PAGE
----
“To each age its art; to art its freedom.” Written on the Vienna Secession Building, it once served as a mission statement for pioneering Austrian artists.
A glen at dawn dappled with white dew drops. A panorama of the windswept countryside. Such celebrations of nature defined the Barbizon School.
French artist Henri Matisse, revered for innovating the use of vivid color, held tremendous influence over 20th-century art, and his legacy endures today.
Social Realism can be traced back to the 18th century, reaching its peak in the 20th century. One could argue that it transcends place and time.
The Golden Ratio, golden section, divine proportion, or the rule of thirds, has been used by artists to give their work a certain 'je ne sais quoi'.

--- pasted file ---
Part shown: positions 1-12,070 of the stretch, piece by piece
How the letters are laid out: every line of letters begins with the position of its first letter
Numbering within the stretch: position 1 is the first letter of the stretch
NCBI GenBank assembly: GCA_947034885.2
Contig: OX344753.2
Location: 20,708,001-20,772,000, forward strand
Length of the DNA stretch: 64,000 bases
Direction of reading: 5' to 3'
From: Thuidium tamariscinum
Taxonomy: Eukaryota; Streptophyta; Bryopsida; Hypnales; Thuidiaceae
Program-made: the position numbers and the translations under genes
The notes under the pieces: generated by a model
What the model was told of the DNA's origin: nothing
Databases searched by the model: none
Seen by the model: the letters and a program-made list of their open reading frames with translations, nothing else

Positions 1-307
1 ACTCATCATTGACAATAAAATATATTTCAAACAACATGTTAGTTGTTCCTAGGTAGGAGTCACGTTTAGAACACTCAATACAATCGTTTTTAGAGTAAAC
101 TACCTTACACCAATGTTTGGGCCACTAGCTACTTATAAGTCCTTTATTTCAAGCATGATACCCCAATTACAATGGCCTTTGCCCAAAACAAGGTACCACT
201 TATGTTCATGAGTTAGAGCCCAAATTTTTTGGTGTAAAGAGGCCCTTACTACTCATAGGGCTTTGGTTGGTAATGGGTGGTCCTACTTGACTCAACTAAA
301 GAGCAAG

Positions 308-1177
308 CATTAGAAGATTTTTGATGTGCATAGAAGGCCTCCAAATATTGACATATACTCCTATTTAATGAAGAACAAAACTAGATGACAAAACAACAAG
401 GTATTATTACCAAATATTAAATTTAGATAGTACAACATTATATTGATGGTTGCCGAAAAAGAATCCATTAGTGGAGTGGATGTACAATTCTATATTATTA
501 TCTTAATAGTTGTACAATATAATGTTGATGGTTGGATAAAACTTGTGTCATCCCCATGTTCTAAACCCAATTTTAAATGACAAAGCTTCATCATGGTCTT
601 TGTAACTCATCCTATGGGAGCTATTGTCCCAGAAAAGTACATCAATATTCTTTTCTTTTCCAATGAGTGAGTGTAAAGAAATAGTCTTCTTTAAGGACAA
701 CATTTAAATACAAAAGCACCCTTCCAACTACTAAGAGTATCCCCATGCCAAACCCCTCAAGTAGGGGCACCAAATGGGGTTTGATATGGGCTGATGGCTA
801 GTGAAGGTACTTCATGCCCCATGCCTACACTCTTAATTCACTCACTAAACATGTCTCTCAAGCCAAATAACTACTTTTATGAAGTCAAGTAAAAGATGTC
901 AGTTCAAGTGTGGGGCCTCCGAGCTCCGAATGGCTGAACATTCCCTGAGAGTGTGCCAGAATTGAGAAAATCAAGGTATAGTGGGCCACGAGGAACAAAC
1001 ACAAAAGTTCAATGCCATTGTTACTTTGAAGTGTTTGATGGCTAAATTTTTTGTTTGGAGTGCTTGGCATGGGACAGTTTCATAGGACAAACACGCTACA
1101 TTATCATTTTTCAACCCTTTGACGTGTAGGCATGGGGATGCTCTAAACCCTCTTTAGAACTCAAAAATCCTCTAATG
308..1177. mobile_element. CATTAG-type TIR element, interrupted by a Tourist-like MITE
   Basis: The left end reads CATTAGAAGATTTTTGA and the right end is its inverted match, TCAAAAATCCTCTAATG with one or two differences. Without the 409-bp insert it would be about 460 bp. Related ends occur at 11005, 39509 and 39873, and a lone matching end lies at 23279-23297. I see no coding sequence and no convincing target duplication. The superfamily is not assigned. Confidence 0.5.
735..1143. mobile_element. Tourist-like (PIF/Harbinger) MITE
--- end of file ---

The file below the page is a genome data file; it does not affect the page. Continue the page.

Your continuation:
Helen Frankenthaler was among the most significant American abstract artists of the 20th century, celebrated for her contribution to Color Field painting.
From inspiring each other’s work to capturing each other’s likenesses, Edouard Manet and Edgar Degas were as much rivals as they were friends.
Anamorphic artists engage with reality in a way that invites the viewer to look a little harder, or interact a little differently.
As much storyteller as artist, the vibrant, sinuous, energetic art of Ernie Barnes is a depiction of Black American culture.
Collaborative artistic trips have inspired competition and produced treasured artworks. “I’ve always thought it ridiculous for painters to live alone,” van Gogh.